- Major reason for stalemate in peace process is due to lack of ‘credible peace plan’ by US, Afghan govt
ISLAMABAD: Pakistan has conveyed to the United States (US) that the failure of the Afghan government and United States (US) to come up with a “credible peace plan” to attract belligerent Afghan Taliban to the dialogue table was the major reason of the stalemate in the regional peace process.
The message was conveyed during the recent visit of US State Department Bureau of South and Central Asian Affairs Principal Deputy Assistant Secretary Ambassador Alice Wells, who had visited Islamabad on January 15-16.
Background interviews with some of the key federal cabinet members privy to the dialogue process disclosed that Ambassador Wells had only two agenda items for her visit — action against Haqqani Network, and discussions on coming up with a strategy to bring the Taliban to the table.
Moreover, Pakistan asked the Afghan government to come up with a “credible peace plan” in the key upcoming meeting scheduled to be held on February 28 this year that could attract the belligerent Afghan Taliban to the table.
The US is concerned about the Afghan Taliban’s Spring Offensive due in March. With the Afghan government’s failure to handle the situation even in capital Kabul, the concern of the US administration looks genuine.
Regarding the Spring Offensive, Pakistan informed the US that it was not responsible for the spring move and it could not do much either to stop the offensive as it had a little influence on the Taliban leadership due to successive military operations against the militants.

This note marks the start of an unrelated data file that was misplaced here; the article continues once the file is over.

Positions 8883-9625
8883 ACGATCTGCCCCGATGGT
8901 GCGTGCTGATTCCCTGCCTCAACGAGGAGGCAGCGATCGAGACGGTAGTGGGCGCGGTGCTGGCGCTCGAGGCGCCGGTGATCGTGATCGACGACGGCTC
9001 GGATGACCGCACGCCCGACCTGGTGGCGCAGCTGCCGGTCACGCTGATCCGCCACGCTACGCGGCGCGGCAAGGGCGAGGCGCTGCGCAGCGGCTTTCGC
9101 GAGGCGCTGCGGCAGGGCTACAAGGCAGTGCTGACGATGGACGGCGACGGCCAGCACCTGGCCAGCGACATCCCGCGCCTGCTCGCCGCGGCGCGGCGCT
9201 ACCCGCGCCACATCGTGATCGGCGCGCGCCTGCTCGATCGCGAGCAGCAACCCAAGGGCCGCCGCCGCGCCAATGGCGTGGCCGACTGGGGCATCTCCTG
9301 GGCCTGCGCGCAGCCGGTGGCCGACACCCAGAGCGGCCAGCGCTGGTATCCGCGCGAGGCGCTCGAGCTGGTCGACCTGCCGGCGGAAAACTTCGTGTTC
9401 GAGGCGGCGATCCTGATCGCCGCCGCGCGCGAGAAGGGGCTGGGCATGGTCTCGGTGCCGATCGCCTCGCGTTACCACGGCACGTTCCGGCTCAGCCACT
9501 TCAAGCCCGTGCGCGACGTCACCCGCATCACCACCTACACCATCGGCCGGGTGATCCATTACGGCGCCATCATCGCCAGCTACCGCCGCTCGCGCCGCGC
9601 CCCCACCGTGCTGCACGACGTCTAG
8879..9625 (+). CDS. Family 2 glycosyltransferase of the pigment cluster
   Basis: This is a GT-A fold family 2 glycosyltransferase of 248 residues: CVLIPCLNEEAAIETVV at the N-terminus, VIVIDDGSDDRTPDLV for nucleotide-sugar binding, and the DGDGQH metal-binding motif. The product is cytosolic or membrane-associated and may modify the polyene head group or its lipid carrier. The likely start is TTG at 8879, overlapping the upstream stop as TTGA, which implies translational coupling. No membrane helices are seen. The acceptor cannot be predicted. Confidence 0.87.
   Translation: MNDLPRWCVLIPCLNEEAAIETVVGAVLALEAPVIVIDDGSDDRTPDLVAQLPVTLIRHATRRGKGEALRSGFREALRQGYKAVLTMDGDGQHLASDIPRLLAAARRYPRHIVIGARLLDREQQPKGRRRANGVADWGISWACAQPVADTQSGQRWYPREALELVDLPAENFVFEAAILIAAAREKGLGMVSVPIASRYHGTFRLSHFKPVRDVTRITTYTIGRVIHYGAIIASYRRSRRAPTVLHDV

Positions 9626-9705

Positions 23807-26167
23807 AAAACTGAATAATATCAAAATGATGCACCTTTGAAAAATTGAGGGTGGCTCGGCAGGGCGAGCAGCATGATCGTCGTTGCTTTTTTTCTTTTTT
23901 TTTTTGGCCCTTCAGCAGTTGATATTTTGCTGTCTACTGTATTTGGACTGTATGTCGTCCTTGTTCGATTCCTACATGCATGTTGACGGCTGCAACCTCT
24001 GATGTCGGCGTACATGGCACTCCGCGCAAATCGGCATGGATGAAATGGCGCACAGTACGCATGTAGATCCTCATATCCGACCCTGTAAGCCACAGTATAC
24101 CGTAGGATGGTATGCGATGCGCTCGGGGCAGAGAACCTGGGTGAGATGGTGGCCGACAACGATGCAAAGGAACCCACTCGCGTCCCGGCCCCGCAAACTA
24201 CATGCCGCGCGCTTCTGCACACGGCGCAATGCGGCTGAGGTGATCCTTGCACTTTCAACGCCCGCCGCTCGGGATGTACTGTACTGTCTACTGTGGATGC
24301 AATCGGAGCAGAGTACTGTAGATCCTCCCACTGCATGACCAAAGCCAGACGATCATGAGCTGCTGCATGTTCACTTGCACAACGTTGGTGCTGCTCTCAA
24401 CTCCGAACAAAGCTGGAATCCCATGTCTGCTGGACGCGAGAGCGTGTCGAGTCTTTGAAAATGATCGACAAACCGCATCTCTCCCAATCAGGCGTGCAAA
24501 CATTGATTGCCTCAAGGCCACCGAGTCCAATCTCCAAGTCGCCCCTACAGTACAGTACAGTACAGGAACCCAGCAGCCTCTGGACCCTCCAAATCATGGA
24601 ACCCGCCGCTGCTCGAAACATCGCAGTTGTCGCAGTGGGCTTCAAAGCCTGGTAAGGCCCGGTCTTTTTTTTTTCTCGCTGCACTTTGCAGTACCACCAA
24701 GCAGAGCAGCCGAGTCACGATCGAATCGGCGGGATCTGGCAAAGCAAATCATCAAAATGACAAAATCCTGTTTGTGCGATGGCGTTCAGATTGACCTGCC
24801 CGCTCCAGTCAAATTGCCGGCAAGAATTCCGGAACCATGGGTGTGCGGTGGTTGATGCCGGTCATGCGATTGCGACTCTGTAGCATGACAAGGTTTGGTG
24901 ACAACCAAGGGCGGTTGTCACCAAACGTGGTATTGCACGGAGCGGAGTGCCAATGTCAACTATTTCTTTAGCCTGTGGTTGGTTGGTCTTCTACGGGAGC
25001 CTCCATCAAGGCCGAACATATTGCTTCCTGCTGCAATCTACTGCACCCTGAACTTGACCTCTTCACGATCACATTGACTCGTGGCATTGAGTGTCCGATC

Islamabad told the US officials that it will do whatever it could to avert the worsening scenario, adding Pakistan’s influence on Taliban should not be exaggerated as Taliban are a loose group with many factions working independently.
PAKISTAN CONCERNED OVER NEW US POLICY:
Pakistan has also raised concerns over the new US policy–announced by the Trump admin in August that seeks a greater role of India in the region– on South Asia and the unabated ceasefire violations by Indian forces along the Line of Control (LoC) and the Working Boundary.
The new policy needs an immediate review, Pakistan said, adding the US state department needs to strike a balance in its policy.
Pakistan also informed Wells that the recent statement of the Indian army chief reflected that India is heating up the LoC which may incite a nuclear conflict in South Asia. In past 14 days, Indians has violated ceasefire agreement over 100 times.
Wells responded to Pakistan’s concerns, saying that the concerns are legitimate and the US would keep talking to India to observe restraint. She also admitted that Pakistan has legitimate concerns regarding Afghanistan government’s failure, especially on the border management and the ‘safe heavens’ of the Tehreek-e-Taliban Pakistan (TTP) in Afghanistan.
She also admitted the fact that “mutual respect and trust building” should be given due consideration in bilateral relations, adding that threats of cutting off assistance would only harm the decades-old relationship of Pakistan and US.
Both sides also agreed for intelligence sharing on the Haqqani Network and any other potential threat in the region.
Wells was also informed that Pakistan could not manage 648-kilometre-long Pak-Afghan border [on its own] in the south, adding that despite repeated assurances, the Afghan and US forces have yet not fenced the border on the Afghan side.
Moreover, Afghan forces must be deployed to ensure effective border management.
TALKS WITH AFGHAN GOVERNMENT:
Islamabad has communicated to the Afghan government that a meeting should be held soon to discuss the contentious regional issues. The working groups’ meeting include military-to-military, intelligence-to-intelligence, and political reconciliation and normalisation process.